All That Heaven Allows (1955) is a classic Douglas Sirk melodrama. It was the second time Sirk paired stars Jane Wyman and Rock Hudson together, the first time being in Magnificent Obsession (1954). The story is about a wealthy widow (Jane Wyman) whose two children are college-bound and she finds herself falling in love with her much younger gardener (Rock Hudson) to the dismay of the uppity society she exists in. It's a shame that I had to sum up such a fantastic movie with such a pathetic boiled down sentence such as that one, but there it is.
This film does what a social drama should do; expose the injustices of a society, whether it be society at large or a particular type of society. In this case, it's the suburban, upper-crust, country club society of the 1950's. The main character, the widow Cary, is oblivious to such injustices until she gets to know and falls in love with her gardener Ron. Sometimes it takes someone from a different world for one to understand one's own world; it allows for a sort of eye-opening introspection. This film was cast off as simple weepy melodrama for many years until people began to understand the film's underlying social commentary.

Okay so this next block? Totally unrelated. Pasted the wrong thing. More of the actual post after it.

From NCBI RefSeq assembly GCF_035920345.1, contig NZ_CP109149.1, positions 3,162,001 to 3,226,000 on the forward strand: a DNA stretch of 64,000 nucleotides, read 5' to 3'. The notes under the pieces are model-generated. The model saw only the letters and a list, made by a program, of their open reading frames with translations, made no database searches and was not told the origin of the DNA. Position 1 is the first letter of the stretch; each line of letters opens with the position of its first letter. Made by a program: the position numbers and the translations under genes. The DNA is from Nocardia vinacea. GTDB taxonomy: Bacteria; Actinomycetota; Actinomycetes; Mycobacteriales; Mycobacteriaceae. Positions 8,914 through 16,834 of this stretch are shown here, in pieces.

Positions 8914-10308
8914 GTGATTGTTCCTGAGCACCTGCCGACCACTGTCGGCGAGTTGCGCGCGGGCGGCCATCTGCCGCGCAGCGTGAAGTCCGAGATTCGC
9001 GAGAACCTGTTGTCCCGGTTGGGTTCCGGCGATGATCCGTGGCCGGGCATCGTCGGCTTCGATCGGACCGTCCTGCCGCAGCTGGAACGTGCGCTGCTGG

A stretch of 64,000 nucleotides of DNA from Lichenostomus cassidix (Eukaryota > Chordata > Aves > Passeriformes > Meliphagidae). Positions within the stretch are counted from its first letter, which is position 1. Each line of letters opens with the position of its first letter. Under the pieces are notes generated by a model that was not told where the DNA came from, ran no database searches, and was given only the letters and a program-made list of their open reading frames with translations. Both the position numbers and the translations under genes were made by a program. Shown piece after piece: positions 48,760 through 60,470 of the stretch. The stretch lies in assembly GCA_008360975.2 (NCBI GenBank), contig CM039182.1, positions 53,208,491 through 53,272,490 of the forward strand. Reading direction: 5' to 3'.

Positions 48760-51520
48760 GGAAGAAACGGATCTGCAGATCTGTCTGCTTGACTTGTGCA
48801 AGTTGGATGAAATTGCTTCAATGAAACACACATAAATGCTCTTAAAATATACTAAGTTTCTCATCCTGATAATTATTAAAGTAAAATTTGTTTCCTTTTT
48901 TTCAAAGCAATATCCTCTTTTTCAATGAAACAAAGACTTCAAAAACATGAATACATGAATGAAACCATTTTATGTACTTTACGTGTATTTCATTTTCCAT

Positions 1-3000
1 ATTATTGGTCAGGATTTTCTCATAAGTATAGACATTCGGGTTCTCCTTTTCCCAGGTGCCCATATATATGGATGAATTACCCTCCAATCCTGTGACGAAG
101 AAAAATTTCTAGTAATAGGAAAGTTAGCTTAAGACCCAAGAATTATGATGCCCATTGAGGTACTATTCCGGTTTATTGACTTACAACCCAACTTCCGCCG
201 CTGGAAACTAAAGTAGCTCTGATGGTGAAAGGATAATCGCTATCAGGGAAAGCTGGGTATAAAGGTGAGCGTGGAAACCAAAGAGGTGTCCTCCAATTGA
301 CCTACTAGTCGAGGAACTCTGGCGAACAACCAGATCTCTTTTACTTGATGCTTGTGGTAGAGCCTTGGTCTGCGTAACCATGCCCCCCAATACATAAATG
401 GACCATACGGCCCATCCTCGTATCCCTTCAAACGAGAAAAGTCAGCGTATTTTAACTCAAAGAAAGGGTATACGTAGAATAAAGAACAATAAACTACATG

Some who watch the film may think it's over-the-top, but I think it's quite an effective movie. We are first introduced into Cary's world, then we fall in love with Ron and learn to appreciate his rebellion and then we hate everyone who is trying to keep Cary and Ron apart. And c'mon, who wouldn't fall in love with Rock Hudson? What's more romantic than seeing him feeding a lone deer on a snowy morning? If that isn't enough to make a gal weak in the knees, I don't know what is.
I read the featured article on this film on TCM's website and found out something about the film I hadn't been aware of before. To demonstrate Cary's entrapment in her world, Jane Wyman is often shown "framed" whether it be a mirror, window, doorway, etc. My favorite is the shot of her framed in the television which is presented to her as a future "companion".
And watch for a older Conrad Nagel in the film, playing the role of Harvey, Cary's would-be suitor.